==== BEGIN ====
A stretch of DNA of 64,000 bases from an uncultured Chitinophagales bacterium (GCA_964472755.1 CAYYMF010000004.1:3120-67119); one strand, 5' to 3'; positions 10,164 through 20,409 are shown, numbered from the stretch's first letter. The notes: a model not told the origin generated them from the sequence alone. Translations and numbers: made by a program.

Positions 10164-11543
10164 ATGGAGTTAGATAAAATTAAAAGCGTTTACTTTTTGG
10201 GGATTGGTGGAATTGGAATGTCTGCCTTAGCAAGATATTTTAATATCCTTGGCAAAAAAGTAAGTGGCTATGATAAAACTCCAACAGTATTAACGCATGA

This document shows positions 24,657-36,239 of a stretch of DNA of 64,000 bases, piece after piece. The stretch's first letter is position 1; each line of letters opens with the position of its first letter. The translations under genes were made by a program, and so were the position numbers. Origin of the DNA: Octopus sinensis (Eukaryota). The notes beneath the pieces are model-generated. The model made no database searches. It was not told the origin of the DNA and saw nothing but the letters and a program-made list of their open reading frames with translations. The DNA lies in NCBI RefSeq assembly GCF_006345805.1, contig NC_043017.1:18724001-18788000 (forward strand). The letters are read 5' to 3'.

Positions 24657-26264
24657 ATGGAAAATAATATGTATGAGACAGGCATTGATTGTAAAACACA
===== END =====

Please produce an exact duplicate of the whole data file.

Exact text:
A stretch of DNA of 64,000 bases from an uncultured Chitinophagales bacterium (GCA_964472755.1 CAYYMF010000004.1:3120-67119); one strand, 5' to 3'; positions 10,164 through 20,409 are shown, numbered from the stretch's first letter. The notes: a model not told the origin generated them from the sequence alone. Translations and numbers: made by a program.

Positions 10164-11543
10164 ATGGAGTTAGATAAAATTAAAAGCGTTTACTTTTTGG
10201 GGATTGGTGGAATTGGAATGTCTGCCTTAGCAAGATATTTTAATATCCTTGGCAAAAAAGTAAGTGGCTATGATAAAACTCCAACAGTATTAACGCATGA

This document shows positions 24,657-36,239 of a stretch of DNA of 64,000 bases, piece after piece. The stretch's first letter is position 1; each line of letters opens with the position of its first letter. The translations under genes were made by a program, and so were the position numbers. Origin of the DNA: Octopus sinensis (Eukaryota). The notes beneath the pieces are model-generated. The model made no database searches. It was not told the origin of the DNA and saw nothing but the letters and a program-made list of their open reading frames with translations. The DNA lies in NCBI RefSeq assembly GCF_006345805.1, contig NC_043017.1:18724001-18788000 (forward strand). The letters are read 5' to 3'.

Positions 24657-26264
24657 ATGGAAAATAATATGTATGAGACAGGCATTGATTGTAAAACACA